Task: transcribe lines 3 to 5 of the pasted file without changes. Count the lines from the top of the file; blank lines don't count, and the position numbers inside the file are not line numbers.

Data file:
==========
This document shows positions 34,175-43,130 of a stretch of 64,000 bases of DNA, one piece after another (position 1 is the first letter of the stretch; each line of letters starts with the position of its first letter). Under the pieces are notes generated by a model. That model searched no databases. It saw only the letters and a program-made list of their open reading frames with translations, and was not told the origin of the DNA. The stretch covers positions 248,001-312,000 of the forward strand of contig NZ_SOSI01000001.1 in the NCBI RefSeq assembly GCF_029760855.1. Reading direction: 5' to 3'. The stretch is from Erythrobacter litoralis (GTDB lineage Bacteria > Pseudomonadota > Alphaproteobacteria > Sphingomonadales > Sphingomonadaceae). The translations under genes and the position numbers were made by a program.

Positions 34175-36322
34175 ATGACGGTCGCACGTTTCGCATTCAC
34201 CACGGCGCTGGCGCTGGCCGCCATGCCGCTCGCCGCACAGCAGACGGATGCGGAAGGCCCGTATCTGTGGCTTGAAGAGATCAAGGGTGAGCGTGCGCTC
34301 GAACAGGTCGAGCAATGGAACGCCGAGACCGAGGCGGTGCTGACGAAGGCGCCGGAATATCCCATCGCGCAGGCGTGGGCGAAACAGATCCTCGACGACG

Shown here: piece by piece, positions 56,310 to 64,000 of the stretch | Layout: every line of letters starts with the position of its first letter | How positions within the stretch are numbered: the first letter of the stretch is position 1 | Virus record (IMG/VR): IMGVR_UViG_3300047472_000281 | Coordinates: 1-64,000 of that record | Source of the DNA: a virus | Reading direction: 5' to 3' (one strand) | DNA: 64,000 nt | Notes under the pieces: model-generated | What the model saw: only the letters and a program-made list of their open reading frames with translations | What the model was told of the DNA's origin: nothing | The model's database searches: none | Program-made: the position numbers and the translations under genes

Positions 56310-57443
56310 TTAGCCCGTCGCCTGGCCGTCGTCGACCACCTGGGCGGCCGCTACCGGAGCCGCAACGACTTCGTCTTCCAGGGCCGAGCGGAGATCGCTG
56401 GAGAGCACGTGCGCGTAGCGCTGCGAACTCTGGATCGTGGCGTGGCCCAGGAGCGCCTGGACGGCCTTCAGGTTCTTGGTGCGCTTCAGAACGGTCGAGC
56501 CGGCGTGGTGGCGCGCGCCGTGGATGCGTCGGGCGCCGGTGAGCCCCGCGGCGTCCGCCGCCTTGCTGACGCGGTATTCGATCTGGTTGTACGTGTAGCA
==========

34175 ATGACGGTCGCACGTTTCGCATTCAC
34201 CACGGCGCTGGCGCTGGCCGCCATGCCGCTCGCCGCACAGCAGACGGATGCGGAAGGCCCGTATCTGTGGCTTGAAGAGATCAAGGGTGAGCGTGCGCTC
34301 GAACAGGTCGAGCAATGGAACGCCGAGACCGAGGCGGTGCTGACGAAGGCGCCGGAATATCCCATCGCGCAGGCGTGGGCGAAACAGATCCTCGACGACG